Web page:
The amendment, which took effect January 1, 2009, protects more individuals than it did in the past. A disability is now defined as a condition that substantially impairs a major life activity -- even while that condition is in remission (the absence of disease activity).
“Major Life Activities.” The first definition of major-life activities includes a fairly obvious set of abilities: caring for oneself, performing manual tasks, seeing, hearing, eating, sleeping, walking, standing, lifting, bending, speaking, breathing, learning, reading, concentrating, thinking, communicating and working.
The second definition includes a list of “major bodily functions”: functions of the immune system, normal cell growth, digestive, bowel, bladder, neurological, brain, respiratory, circulatory, endocrine and reproductive functions. These major-life activities can be impairments, but they aren’t always readily apparent from looking at or talking with a person.
Applications to IBD. Now that digestion is defined as a major life activity, people who have IBD may be covered under the ADA. Employers are required to make “reasonable accommodations” to assist their employees who are considered disabled by the definitions set in the ADA.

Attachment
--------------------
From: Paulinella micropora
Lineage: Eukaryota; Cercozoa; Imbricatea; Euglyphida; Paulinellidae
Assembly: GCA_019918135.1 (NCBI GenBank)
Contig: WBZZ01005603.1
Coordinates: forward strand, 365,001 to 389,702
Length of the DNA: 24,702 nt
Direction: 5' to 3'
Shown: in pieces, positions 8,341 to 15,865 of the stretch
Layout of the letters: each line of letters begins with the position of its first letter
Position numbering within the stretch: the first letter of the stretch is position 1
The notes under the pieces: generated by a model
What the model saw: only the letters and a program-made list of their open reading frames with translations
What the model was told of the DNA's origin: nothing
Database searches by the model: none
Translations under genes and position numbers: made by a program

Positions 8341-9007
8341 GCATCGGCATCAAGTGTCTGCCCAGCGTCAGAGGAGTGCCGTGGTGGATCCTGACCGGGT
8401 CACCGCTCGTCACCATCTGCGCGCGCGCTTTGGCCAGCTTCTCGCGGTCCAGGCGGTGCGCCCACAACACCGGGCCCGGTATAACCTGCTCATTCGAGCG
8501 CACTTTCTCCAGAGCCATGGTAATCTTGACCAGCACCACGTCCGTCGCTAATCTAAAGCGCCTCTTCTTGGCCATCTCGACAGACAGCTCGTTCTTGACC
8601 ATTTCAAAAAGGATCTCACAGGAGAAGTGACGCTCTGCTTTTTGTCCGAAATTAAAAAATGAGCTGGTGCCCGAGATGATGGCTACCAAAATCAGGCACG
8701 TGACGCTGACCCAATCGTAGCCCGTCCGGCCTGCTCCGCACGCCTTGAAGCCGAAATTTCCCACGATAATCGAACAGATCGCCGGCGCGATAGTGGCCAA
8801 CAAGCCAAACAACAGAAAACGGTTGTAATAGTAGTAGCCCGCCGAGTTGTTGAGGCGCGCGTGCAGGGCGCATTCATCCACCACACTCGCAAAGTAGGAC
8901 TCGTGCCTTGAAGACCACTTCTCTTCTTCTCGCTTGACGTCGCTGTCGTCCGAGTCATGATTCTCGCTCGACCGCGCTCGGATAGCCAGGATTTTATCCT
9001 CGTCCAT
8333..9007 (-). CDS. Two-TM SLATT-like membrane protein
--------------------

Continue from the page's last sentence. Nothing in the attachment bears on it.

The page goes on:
Some examples of reasonable accommodations for someone with digestive disease might be:
- Allowing enough time for frequent restroom breaks.
- Moving an employees’ workstation closer to a restroom.
- Time off or unpaid leave for doctor’s appointments, flare-ups or hospitalizations.
- Providing flexible work schedules or telecommuting opportunities.
- Reassignment to a different position.
If you think you are being discriminated against, you can look up your local Equal Employment Opportunity Commission office in the phone book under “U.S. Government” or call them at (800)669-4000 (Voice) or (800)669-6820 (TDD).